Our opinion: It's time for Portland to address most dangerous homeless camps
Portlanders once showed great pride in their city's beauty and livability. Today, residents feel embarrassed by the physical state of Portland — the trash, graffiti, ubiquitous homeless camps and vandalism-scarred buildings.
The Portland City Council took a small but significant step on May 19 to address a portion of these problems. By approving new rules to speed up the removal of homeless camps, the mayor and city commissioners signaled they want to pull Portland back from the brink of chaos.
Now, the public will — and should — expect to see visible progress on the issue of homelessness. Dismantling unsafe, unhealthy and unsightly camps can be accomplished with compassion for the homeless. Portland, Multnomah County and the Metro region have greater monetary resources directed toward homelessness than ever before. We agree with the council that the time has come to reverse the policies of the past year, when concerns about COVID took precedence over dismantling unsanitary camps.
It's worth remembering that in 2015 the city declared a housing state of emergency. The issue of homelessness was of such public concern six years ago that it did, in fact, require urgent action. Now, in 2021, the state of emergency is still in force, and the problem has exploded. For more than a year now, authorities have removed or relocated very few camps.
This passive approach — attributed to COVID-19 — allowed camps to grow in size, becoming seemingly permanent fixtures along freeway corridors, on sidewalks, and in the medians or edges of local streets. These camps are inhumane for the people living in them, and they harm the quality of life for everyone else.
The council's recent action will allow the removal of 10 to 15 camps each week, which is double the number being dismantled during the pandemic. Still, that goal seems small compared to the 50 camp removals done each week pre-COVID. However, after a year of being left alone, the camps are now larger and more entrenched. Homeless people who formerly had one tent capable of being moved on short notice now might have three tents filled with their belongings.
So, it does make sense that contractors who do this work will need more time. The bigger the camp, the longer each removal will take. We agree with the priorities spelled out by the city's Homelessness and Urban Camping Impact Reduction Program. Contractors first will tackle larger encampments, campsites with untreated sewage, camps that present a public health risk, and those with crime problems or other hazards.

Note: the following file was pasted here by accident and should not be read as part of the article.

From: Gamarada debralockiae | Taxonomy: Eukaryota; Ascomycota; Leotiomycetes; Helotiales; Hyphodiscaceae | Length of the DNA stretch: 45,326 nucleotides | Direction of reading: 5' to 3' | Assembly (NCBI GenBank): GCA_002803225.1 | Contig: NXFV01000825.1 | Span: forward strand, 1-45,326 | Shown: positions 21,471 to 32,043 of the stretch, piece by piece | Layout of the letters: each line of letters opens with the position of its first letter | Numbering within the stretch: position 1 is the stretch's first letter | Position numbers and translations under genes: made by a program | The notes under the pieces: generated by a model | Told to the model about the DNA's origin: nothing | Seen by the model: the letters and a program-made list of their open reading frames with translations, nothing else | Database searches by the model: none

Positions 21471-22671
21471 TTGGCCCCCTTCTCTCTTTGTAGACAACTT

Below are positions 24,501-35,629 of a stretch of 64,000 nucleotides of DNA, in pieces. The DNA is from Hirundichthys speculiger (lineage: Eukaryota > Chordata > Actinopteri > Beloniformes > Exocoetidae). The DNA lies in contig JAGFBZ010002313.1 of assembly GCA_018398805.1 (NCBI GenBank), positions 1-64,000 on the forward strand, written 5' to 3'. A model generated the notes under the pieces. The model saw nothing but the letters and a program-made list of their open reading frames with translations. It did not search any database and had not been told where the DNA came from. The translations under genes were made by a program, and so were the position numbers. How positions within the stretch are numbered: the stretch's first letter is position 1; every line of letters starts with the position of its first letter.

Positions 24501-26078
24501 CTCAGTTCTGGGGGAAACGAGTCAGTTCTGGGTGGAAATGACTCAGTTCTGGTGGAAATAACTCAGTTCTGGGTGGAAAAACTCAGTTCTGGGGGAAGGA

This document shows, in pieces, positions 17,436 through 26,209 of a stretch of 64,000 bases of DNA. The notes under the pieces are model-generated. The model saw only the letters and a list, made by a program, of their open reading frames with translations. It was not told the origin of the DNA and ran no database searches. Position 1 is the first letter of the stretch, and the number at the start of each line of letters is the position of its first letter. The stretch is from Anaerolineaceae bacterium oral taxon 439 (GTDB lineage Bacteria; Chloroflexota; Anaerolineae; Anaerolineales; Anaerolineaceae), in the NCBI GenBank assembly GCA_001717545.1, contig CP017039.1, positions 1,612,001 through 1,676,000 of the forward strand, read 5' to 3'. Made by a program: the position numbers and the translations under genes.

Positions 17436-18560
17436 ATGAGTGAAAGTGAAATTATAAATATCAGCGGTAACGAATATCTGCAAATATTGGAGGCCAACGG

This list of priorities should lead contractors very quickly to some of the freeway camps, where residents are within a few yards of tens of thousands of cars passing each day. The safety issues are obvious, with residents wandering onto freeway lanes or ramps, and the health threats — fumes and particulate pollution — are completely unacceptable.
Removing or relocating camps does not, of course, solve the problem of homelessness in the Portland area. But as we noted in a previous editorial, many forces are coming together, giving us hope that real progress can finally be made. The approval of Metro bonds in 2018 to build affordable housing, and the approval of a Metro levy in 2020 for homeless services, brought new regional resources to supplement the tens of millions of dollars already being spent jointly by the city of Portland and Multnomah County.
Portland is testing the theory that money cannot solve every problem, while the private sector also has stepped up in a more significant way than it has in the past. The longer-term solutions include even more shelter beds (the 1,000 added in the past five years already are filled), more permanent housing for low-income people, and more rent vouchers to move folks into apartments or keep them from becoming homeless in the first place.
But Portlanders are tired of waiting for the long game. They look around their city and are ashamed of what they see — including clearly unhealthy conditions for the region's homeless population. The money and tools are available to make a difference. Processes and facilities are in place, for example, to collect and store camp residents' personal property.
It's frustrating to think the goal now should be to get back to pre-pandemic levels of camp removals. Homelessness was already the No. 1 issue on the public's mind before COVID. But the start of real change comes with a shift in attitude.
Portland needs to move away from "tolerance," which too often can drift into indifference. Instead, it must enforce standards that protect the quality of life for those with homes and without. The city's recent decision on camp removal is a positive sign that the shift is occurring. The city's recent decision on camp removal is a positive sign that the shift is occurring.
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